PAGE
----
So I think I’m going to give up eating out unless I absolutely can’t avoid it (due to a social obligation or something.) I eat out like WOAH and the expense and the poor effects on my health are very damaging and make me depressed and ashamed of myself. I think this is a good Lenten promise to better myself and my family. Thanks for posting. <3

  4. Go you! It is tough – but I know you can do it.
    As part of my living healthier I committed to drinking only 1 Diet Pepsi a day (down from MANY) and I’ve stuck with it since December. And you know what? I am less hungry because of it – Aspartame made me really hungry, so that’s a bonus!

  5. Good luck Katie! I think the meaning behind the sacrifice is such a noble one, and I know you can do it! I haven’t made my decision quite yet. I’ve really been lax with church and our family’s dedication lately, and I want to use Lent this year as a springboard for a better relationship with our church and God.

  6. I’m embarrassed to say that I read this post while stuffing my pie hole with a large donut.

  7. Love, love, love you for this. I gave up diet coke about six years ago when I wound up having to have an upper GI to figure out why I was having heart burn ever single day. And when I gave it up, I went cold turkey. From six to eight cans of diet coke a day, to zero. It’s hard, but we’re here for you.

    Also, blog post to come about what I’m giving up for Lent. It’s going to be my hardest Lent yet.

  8. In the Orthodox church Lent fasting is suppose to be meat and dairy products. Basically, anything that comes from an animal. We never did this growing up, and I have never seen a reason to. A lot of Greeks have adopted the more western tradition of picking something to give up. Again, I never did this. It has a lot to do with my doubts about Jesus and his divinity. Now that I am a parent, and I am talking to my kids about religion and taking them to church where they get the stories, and I tell them things about Jesus I am not sure about, I feel that I need to decide what I believe. I don’t want to feel like I am lying to them.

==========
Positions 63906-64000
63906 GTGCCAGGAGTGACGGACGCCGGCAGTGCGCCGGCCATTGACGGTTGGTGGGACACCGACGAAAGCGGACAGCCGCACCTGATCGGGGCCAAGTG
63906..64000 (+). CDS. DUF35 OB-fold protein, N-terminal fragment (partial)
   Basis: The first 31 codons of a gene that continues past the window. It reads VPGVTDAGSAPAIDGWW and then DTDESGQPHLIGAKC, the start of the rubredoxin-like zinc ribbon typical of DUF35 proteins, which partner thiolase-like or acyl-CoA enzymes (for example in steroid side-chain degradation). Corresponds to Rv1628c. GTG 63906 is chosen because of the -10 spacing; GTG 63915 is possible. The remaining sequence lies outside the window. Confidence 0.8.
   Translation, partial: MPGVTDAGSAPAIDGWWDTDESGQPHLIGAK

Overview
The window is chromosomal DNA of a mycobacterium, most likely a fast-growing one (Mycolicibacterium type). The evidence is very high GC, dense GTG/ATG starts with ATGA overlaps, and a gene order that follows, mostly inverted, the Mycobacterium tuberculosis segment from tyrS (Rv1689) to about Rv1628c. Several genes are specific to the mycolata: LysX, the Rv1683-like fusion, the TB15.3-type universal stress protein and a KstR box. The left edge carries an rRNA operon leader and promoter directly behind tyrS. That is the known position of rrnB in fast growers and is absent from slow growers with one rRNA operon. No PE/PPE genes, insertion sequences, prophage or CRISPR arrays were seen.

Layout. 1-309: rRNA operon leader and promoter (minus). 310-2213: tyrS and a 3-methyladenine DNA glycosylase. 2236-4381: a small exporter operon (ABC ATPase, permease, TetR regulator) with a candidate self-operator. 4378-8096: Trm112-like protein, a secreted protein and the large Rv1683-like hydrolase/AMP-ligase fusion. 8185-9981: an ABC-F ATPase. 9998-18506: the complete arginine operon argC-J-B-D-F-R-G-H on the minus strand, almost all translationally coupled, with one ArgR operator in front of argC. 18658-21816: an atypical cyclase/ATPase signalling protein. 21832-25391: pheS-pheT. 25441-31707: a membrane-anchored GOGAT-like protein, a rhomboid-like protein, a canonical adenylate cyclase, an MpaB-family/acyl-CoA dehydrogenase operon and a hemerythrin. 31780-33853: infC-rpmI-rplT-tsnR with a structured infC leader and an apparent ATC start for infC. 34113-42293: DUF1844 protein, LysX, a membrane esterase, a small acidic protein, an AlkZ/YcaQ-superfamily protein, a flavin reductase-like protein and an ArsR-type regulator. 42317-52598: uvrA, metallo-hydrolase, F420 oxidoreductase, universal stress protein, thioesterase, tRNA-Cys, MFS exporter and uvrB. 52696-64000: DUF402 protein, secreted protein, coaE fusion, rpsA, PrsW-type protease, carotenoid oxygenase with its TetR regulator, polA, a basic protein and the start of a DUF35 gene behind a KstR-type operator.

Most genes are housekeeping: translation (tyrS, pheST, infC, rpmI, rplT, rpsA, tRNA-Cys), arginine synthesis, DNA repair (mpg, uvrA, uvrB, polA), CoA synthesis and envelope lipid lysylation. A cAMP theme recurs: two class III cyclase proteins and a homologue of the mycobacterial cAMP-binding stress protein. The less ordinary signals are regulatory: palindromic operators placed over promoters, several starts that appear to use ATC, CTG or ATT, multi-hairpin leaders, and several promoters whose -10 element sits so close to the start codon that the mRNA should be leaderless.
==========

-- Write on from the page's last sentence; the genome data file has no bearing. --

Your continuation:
I may still have my doubts, but no matter what, Jesus was a man who wanted people to love each other unconditionally. He was crucified and suffered for his beliefs. I respect him even if I cannot help questioning aspects of the story of his life as told by others. All this has lead to to contemplate giving something up this year. I think it is going to be Starbucks. Good for the body, mind, soul and bank account.

  9. Okay — I snorted when I read Cortney’s note (glad I wasn’t in the middle of eating something or it would’ve shot out of my nose). Anyway, Katie, giving up something that you have such a comfort/hate relationship with is a very noble act indeed. I could so relate to what you wrote about eating well during pregnancy because it wasn’t about you. I had gestational diabetes with my last and wow, I’ve never eaten better than I did during that pregnancy. I was so proud of myself. (So why is it so hard for me to eat like that now?!)

    With that said, I have made some very key changes in my diet. One thing that I once read that really resonated with me, is instead of thinking or saying, “I can’t eat (or drink) x” — you need to re-program your brain to say, “I DON’T eat (or drink) x” — because then you’re empowered, not a “victim” or feeling deprived.

    I know you can do this! (Just remember, you’re giving up some real amounts of caffeine — you may need to get that somewhere else — green tea? –for a little while until you wean yourself off. Quitting THAT cold turkey can be really rough).

  10. Best of luck…I’ll be cheering you on! As one who drinks one coca-cola a day I know how difficult this is. I usually give it up completely once or twice a year for 3-4 months…

  11. Yes, yes, I feel you. I hear this. Lent is a season of preparation, and it’s hard to be open to the preparations the Holy Spirit is working in us when we’re kind of numbed out by the substances and activities we use as our personal fig leaves. Check out Addiction & Grace by Gerald G. May. I haven’t read it in several years and I’m probably due for a new look at it, but I remember how piercing it was the first time through.